In 1974, Gilley recorded a song that he recorded for fun entitiled "Room Full of Roses", which was a one-time hit for George Morgan. The song was released by Astro Records that year, and then Playboy Records got a hold of the single, and got national distribution for "Room Full of Roses". From then on, Gilley was signed to Playboy Records. "Room Full of Roses" became the song that put Gilley on national radar, hitting the very top of the Country charts that year, as well as making it to #50 on the Pop Music charts. "Room Full of Roses" today remains as one of his signature songs.
He had a string of Honky Tonk and Countrypolitan Top Tens and #1s throughout the 70s. Some of these hits were cover versions of songs, including the Bill Anderson song "City Lights," George Jones' "Window Up Above," and Sam Cooke's "Bring It On Home". He remained a popular Country act for the rest of the 70s. Other hits in the 70s include "Chains of Love" (1977), "Honky Tonk Memories" (1977), "She's Pulling Me Back Again" (1978), and "Here Comes the Hurt Again" (1978). However, a new breed of Country-crossover artists that brought Country success with them to the Pop charts. These singers include Glen Campbell, Crystal Gayle, Olivia Newton-John, and Kenny Rogers. In order to compete with these new breed of Country singers, Gilley had to sound like them and have that kind of Country-Pop success that these singers were having.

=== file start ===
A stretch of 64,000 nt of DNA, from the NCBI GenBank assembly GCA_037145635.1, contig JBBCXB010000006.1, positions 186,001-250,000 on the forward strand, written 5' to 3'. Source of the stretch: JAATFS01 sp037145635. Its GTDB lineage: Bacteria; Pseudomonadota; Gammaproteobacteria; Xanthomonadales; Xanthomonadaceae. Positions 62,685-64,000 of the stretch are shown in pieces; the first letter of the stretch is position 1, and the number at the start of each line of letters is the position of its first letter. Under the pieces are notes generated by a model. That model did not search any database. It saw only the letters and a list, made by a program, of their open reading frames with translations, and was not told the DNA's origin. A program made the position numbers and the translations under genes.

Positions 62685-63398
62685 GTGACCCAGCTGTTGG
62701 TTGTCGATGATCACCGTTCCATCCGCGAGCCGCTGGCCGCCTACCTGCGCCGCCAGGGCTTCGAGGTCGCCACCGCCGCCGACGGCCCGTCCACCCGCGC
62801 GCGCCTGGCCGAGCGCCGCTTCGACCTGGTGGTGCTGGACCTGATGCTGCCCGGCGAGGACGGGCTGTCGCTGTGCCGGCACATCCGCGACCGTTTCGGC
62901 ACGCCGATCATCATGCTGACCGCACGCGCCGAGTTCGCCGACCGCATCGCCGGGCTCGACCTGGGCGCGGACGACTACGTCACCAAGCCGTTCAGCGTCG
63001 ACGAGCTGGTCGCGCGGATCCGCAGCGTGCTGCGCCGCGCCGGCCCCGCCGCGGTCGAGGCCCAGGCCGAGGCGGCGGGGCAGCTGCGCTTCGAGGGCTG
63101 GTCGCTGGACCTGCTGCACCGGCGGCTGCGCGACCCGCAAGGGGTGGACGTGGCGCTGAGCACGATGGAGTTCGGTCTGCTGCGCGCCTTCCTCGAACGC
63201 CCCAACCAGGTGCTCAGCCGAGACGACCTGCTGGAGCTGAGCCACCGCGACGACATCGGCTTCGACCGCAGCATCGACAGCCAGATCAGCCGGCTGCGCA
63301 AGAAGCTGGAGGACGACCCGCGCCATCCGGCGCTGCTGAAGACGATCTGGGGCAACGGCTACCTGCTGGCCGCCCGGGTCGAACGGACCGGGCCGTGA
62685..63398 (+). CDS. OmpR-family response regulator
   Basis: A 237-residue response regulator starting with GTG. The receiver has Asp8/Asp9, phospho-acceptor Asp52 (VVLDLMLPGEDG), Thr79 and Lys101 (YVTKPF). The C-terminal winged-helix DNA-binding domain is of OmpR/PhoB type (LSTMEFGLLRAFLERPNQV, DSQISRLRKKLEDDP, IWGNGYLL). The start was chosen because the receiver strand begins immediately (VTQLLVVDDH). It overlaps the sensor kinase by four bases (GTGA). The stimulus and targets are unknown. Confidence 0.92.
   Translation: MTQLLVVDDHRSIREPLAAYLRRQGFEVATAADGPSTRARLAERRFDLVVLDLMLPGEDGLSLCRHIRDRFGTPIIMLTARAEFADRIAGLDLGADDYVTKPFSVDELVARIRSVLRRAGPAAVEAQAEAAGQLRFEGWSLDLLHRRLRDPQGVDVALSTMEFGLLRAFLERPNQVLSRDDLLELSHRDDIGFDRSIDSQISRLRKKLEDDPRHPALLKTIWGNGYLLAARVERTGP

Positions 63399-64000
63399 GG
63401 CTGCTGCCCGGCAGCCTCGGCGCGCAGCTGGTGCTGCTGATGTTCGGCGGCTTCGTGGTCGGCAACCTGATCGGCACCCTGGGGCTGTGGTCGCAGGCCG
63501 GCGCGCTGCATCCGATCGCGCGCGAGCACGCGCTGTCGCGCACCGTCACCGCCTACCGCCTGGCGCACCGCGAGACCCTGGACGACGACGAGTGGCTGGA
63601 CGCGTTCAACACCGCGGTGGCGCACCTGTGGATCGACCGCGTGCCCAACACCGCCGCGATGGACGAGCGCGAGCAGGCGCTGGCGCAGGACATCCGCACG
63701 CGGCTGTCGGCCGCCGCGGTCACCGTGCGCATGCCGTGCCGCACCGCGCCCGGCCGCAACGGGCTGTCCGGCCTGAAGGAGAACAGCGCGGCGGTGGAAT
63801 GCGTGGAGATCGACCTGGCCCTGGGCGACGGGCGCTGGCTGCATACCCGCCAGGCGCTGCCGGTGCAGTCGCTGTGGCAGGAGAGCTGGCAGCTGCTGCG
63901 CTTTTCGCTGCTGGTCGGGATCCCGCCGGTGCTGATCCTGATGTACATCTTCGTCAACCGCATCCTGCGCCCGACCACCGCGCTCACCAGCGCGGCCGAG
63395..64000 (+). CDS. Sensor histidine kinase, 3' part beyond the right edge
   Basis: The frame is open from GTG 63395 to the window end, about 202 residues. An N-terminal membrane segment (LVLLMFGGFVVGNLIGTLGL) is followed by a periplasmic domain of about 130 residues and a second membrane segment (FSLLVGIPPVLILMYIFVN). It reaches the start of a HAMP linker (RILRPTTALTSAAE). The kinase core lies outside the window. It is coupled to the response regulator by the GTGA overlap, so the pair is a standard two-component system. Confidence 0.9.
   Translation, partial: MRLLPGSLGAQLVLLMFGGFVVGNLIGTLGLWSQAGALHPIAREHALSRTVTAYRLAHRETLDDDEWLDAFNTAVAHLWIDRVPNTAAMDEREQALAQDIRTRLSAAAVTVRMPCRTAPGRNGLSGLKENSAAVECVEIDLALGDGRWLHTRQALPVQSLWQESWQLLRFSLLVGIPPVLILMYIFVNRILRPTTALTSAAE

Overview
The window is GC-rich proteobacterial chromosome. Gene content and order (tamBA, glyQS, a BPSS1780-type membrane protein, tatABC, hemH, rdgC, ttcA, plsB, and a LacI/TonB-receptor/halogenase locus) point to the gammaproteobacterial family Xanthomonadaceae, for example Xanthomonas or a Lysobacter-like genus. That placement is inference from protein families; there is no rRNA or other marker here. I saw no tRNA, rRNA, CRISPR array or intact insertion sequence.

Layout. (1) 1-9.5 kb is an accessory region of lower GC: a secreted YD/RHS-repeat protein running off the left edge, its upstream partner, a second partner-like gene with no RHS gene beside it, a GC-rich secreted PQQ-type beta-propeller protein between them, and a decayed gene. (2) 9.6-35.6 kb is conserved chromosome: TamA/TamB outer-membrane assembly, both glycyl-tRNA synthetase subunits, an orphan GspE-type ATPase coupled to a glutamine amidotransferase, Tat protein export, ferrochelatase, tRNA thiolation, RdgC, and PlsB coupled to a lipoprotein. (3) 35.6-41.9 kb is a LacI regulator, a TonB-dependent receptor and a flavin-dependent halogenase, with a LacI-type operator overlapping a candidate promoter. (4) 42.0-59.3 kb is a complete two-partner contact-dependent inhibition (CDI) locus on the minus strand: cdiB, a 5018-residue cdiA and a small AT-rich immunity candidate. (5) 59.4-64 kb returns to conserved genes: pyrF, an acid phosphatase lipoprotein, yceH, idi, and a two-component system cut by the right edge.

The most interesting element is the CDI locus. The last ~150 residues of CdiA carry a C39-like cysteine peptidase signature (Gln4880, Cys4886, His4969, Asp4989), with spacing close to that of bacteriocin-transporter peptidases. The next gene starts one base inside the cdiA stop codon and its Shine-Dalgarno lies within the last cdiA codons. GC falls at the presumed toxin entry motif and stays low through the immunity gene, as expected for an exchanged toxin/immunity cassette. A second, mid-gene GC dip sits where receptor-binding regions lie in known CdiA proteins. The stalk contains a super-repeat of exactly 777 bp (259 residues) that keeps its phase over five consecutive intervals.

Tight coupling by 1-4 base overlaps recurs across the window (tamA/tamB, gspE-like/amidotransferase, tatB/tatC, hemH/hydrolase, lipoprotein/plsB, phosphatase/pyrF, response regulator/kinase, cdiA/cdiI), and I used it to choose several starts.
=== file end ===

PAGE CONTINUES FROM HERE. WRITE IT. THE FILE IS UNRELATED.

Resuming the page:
In 1978, Gilley signed on with Epic Records, when Playboy Records was bought by Epic. By 1979, his success was fading slightly. Songs like "The Power of Positive Drinkin'", "Just Long Enough to Say Goodbye", and "My Silver Lining" just made the Top Ten.
By 1980, Gilley developed a new sound to bring him Country crossover success. His career was given a second go-around when one of his recordings was featured on the box-office-selling movie Urban Cowboy. The song was the Country remake of the Soul Music standard "Stand By Me". As the movie was becoming successful, so was "Stand By Me". The song hit the top of the Country charts in 1980, the Top 5 of the Adult Contemporary charts, and the Pop Top 40. The song turned Gilley into a Pop-Country crossover success. However, the song was his only Adult Contemporary hit, but it did become one of his signature songs.
A string of six number one hits on the Country charts followed the success of Urban Cowboy. These included: "True Love Ways", "A Headache Tommorow (Or a Heartache Tonight)", "You Don't Know Me", and "Lonely Nights". He never had any other Pop hits though. In 1983, he had other hits, like "Fool For Your Love", "Paradise Tonight", and "Talk to Me" (not to be confused with the Stevie Nicks hit of the same name). In 1984, he had a hit, which just missed topping the Country charts called "You've Really Got a Hold On Me". However, also at this time, his chart success was fading rapidly.
Since the mid 80s Gilley has not been able to match his earlier successes.